“The King of Spain’s Daughter” is a one-act comedy by Irish playwright Teresa Deevy, a prominent Abbey Theatre dramatist of the 1930s. Deevy was deaf and could lip-read in three languages. The OSU production of the play will be unique – for every speaking actor in the production, there will be an interpreting actor using American Sign Language.

Director Charlotte Headrick said this is the first time an OSU production will be “shadowed” by interpreters using American Sign Language.

Jo Alexander, a nationally certified sign language interpreter who manages accommodations at OSU for hearing-impaired students, faculty, staff, and visitors, will interpret the role of Mrs. Marks working alongside actress Vreneli Farber who is her speaking counterpart.

“The King of Spain’s Daughter” follows Annie Kinsella, a young woman with a rich imagination who has to deal with the limited opportunities for young women in 1930s Ireland. Live music before the performance will be provided by Jean Dick on violin playing traditional Irish tunes with Richelle Jean-Bart performing the title song.

Voiced actors are Rick Wallace as Annie Kinsella’s father Peter, Caitlin Reichmann as Annie Kinsella, Michael Beaton as her love interest Jim Sheridan, and Davey Kashuba as Roddy Mann, the loafer. Actors who are interpreting are Cheryl Witters as Annie, Peter Norland as Jim Sheridan, Steve Rianda as Peter Kinsella, and Lee Rianda as Roddy.

The production is underwritten by the office of the Vice-Provost of Student Affairs with the support of the OSU Theatre.

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Charlotte Headrick, 541-737-4918; cheadrick@oregonstate.edu

OSU students will be part of global initiative created by President Clinton

CORVALLIS, Ore. – Oregon State University has become a member institution of the Clinton Global Initiative University, an organization launched by President Bill Clinton to bring together student leaders from around the world.

The program has five focus areas:  education; environment and climate change; peace and human rights; poverty alleviation; and public health.

By becoming part of this network, OSU can send student leaders to the organization’s annual meeting, which includes student leaders and organizers, national and international experts, and some celebrities. The next meeting will be at Arizona State University in March, 2014.

Invited students develop “Commitments to Action,” which are new, specific and measurable initiatives that address challenges on their campus, in their community or on a larger national or global scale.

Laurie Bridges, assistant professor and librarian at OSU, worked closely with Vice Provost for Student Affairs Larry Roper to involve OSU in the CGI University Network. OSU’s emphasis on sustainability, entrepreneurship and social justice ties perfectly with the focus of the program, she said.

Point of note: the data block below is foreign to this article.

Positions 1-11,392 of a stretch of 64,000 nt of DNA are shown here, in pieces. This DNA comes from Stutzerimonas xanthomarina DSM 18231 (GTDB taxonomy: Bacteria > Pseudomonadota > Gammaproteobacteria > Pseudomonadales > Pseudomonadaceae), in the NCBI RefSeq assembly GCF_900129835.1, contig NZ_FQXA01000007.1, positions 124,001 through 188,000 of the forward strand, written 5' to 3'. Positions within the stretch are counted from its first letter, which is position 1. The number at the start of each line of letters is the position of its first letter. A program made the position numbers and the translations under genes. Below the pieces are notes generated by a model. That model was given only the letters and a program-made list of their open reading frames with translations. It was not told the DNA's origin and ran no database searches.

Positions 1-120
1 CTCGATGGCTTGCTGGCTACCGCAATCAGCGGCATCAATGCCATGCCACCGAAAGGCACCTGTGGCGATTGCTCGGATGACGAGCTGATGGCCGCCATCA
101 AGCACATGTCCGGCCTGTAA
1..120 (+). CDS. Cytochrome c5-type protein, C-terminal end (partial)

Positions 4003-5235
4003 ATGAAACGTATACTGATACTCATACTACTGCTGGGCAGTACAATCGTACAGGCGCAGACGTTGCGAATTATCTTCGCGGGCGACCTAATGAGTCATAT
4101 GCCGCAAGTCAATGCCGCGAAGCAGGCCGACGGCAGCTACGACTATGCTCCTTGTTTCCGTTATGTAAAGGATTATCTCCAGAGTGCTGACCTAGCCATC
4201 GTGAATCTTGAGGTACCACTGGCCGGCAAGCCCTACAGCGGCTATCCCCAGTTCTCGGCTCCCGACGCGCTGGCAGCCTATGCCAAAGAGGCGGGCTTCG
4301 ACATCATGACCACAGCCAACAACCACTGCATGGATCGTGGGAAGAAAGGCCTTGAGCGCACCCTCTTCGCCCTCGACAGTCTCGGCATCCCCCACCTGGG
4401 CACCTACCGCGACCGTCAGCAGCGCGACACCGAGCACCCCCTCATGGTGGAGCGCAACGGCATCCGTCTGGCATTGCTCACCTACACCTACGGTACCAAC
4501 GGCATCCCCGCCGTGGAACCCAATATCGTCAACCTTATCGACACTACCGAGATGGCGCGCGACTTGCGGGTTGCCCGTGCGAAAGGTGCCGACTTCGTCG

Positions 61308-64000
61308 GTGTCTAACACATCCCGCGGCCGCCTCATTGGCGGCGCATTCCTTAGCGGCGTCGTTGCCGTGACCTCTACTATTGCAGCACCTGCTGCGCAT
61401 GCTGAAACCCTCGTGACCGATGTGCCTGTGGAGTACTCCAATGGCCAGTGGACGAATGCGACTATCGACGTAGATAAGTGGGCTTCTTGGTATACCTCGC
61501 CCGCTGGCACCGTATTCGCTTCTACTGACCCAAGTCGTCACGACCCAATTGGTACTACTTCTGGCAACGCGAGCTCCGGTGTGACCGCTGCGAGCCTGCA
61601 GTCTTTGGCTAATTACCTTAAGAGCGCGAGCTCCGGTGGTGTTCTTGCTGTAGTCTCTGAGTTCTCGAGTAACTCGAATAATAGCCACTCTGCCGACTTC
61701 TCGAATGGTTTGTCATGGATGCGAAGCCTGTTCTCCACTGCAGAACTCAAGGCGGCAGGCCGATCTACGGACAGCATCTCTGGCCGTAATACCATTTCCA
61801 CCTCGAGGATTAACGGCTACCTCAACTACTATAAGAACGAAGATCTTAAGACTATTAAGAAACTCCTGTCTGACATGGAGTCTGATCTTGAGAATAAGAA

“I feel the CGI U is in perfect alignment with the mission and goals of our university,” Bridges said. “Promoting economic, social, cultural and environmental progress is part of OSU’s mission, which CGI University does on a global scale. Through the education they receive at OSU, our students are being prepared to be strong change agents in the world.”

OSU has committed $10,000 for students who participate in CGI University, part of which is offered as seed money for some of the initiatives they propose. The university will also provide support and mentoring to participating student leaders and entrepreneurs.

For more information see http://www.clintonglobalinitiative.org

Media Contact: 
Source: 

Laurie Bridges,

541-737-8821

Traber honored for research on vitamin E

CORVALLIS, Ore. – Maret Traber, a professor in the College of Public Health and Human Sciences at Oregon State University, and principal investigator in the Linus Pauling Institute, has received an international honor for her work on vitamin E.

Traber received the DSM Nutritional Science Award 2013 on fundamental or applied research in human nutrition, which included an honorarium of 50,000 Euros. It recognizes her lifetime commitment to research on vitamin E and many new insights into its role in human nutrition and optimum health.

Traber is director of the Oxidative and Nitrative Stress Laboratory at OSU and is the Helen P. Rumbel Professor for Micronutrient Research. She has published nearly 250 professional publications on vitamin E, on such topics as its bioavailability, kinetics, metabolism, and effects of vitamin E deficiency – especially in people with particular health concerns, such as burn victims or diabetics.

She received the award in Granada, Spain at the IUNS 20th International Congress of Nutrition.

Media Contact: 
Source: 

Maret Traber, 541-737-7977